Sports betting study set to launch

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With the spread of legal sports wagering in the United States, some industry organizations have made new commitments to promoting responsible gambling.

The American Gaming Association and MGM Resorts International both made six-figure pledges to the National Center for Responsible Gaming to study the effects of sports wagering across the United States.

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With the Supreme Court striking down the federal prohibition on sports gambling a year ago, the number of states that have legalized sports betting has grown to 17.

In 2018, seven states took in more than $8 billion in legal wagers on sports. The AGA estimates that in 2020, 7 million sports bettors will make wagers in U.S. sportsbooks.

“It is important to support seminal scientific research in an emerging and rapidly expanding segment of the American gaming industry,” said NCRG senior research director Christine Reilly. “Because sports wagering was illegal outside of Nevada until only a year ago, we have an obligation to understand its impacts.”

The AGA and MGM topped a list of donors that includes William Hill U.S., GVC Holdings, IGT, Hard Rock International and NASCAR. Representatives from those entities took part in a panel discussion last week at UNLV’s International Gaming Institute. In all, the NCRG took in more than $400,000 for the study.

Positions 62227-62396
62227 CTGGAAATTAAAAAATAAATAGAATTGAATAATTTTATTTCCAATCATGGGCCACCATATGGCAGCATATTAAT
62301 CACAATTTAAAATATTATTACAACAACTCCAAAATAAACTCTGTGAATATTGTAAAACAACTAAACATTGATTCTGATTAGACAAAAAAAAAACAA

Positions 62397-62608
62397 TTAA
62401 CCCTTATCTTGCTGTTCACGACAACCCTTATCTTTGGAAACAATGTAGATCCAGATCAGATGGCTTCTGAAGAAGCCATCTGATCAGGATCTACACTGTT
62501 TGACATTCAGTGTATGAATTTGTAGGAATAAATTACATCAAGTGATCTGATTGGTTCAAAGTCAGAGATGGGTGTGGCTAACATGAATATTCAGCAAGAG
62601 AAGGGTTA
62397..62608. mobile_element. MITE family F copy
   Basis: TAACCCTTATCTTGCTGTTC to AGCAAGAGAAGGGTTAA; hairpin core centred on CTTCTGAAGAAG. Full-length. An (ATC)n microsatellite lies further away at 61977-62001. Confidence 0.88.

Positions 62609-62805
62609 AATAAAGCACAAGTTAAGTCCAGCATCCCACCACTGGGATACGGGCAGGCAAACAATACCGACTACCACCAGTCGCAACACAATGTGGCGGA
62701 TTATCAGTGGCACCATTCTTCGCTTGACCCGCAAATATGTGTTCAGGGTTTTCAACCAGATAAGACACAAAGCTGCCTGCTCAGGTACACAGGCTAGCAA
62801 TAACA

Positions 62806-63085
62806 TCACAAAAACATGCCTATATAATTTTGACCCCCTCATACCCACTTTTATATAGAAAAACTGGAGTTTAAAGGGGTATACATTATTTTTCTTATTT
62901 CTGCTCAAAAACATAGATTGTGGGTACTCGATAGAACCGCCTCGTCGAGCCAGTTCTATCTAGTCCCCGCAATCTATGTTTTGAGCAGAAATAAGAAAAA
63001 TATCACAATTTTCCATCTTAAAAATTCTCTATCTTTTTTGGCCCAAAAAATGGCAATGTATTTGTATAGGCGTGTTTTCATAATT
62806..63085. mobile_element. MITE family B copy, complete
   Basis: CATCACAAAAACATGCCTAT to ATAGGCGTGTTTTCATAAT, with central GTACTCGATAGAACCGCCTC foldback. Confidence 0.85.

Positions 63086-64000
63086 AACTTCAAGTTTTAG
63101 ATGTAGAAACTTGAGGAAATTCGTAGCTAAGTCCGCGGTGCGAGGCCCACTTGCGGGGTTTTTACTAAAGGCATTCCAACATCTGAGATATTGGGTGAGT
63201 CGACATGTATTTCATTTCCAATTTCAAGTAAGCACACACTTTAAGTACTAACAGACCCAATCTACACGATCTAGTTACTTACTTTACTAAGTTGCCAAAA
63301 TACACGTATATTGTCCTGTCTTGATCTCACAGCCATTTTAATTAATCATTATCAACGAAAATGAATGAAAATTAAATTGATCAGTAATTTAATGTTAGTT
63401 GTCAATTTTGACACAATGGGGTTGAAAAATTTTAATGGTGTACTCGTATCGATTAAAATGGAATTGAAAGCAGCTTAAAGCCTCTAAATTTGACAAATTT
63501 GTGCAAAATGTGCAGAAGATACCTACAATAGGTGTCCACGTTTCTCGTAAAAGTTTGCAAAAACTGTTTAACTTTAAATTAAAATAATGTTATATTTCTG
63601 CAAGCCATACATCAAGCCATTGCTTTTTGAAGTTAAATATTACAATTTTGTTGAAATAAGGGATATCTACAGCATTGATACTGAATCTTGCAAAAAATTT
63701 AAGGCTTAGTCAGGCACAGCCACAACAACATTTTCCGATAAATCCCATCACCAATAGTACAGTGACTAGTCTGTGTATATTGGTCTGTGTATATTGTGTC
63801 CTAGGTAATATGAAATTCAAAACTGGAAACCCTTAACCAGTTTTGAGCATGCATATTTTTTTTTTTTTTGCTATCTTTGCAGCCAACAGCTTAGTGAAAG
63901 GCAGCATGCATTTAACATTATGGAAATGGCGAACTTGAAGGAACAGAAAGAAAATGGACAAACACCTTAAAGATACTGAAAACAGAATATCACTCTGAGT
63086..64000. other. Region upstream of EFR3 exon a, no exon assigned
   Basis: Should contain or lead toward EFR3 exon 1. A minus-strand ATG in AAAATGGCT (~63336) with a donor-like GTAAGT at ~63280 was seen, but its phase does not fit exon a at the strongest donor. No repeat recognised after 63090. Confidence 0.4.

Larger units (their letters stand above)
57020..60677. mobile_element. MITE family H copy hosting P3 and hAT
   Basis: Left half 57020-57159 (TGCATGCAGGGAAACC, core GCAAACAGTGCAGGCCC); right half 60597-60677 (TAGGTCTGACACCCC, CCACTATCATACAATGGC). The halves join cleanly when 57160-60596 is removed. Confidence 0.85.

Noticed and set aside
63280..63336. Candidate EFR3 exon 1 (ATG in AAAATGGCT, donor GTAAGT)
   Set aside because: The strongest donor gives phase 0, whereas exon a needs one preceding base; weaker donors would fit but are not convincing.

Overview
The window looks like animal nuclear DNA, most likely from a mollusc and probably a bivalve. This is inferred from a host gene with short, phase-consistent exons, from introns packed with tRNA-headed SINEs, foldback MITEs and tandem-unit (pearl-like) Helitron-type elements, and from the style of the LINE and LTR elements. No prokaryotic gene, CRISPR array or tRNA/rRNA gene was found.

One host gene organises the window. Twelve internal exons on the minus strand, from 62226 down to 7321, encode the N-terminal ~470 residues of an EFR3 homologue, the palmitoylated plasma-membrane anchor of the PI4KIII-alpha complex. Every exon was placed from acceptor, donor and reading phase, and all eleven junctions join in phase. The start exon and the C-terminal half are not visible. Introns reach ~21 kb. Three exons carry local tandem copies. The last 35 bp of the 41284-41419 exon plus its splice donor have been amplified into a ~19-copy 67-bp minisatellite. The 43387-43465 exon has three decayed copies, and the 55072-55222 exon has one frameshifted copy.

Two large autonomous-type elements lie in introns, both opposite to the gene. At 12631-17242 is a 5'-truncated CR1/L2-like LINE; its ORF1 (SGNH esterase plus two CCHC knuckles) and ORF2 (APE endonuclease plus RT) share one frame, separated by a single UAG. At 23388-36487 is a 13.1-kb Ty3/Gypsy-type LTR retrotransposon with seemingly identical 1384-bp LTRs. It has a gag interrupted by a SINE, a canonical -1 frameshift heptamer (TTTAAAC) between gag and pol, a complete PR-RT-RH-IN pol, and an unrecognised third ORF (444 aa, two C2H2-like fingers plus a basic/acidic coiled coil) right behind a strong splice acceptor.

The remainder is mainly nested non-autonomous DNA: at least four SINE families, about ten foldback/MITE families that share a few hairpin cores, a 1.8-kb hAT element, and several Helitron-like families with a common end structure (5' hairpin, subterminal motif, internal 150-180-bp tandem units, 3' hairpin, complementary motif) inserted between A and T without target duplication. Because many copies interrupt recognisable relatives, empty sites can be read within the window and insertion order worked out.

“This effort is bringing together a diverse group of stakeholders who are committed to ensuring that as legal sports betting options grow, the field is given the care and study consumers deserve to support responsible, healthy gaming practices,” NCRG board chairman Alan Feldman said. “These generous contributions will allow the NCRG to conduct research independently and with integrity.”

The NCRG, which has taken in more than $40 million since its founding in 1996, will fund research by leading institutions on legalized — and regulated — sports wagering and what that means for public health. As many as 8 million Americans are at risk due to their wagering behavior, according to the National Council on Problem Gambling.

The NCRG said it plans to release a letter of intent in February and begin accepting grants in the spring.

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About the Author

Ched Whitney

Ched Whitney has been a journalist in Las Vegas since 1994. He worked for the Las Vegas Review-Journal for 18 years, where he was the paper’s art director for 12. Since becoming a freelancer in 2012, his work has appeared at ESPN.com, AOL, The Seattle Times and UNLV Magazine, among others. ​

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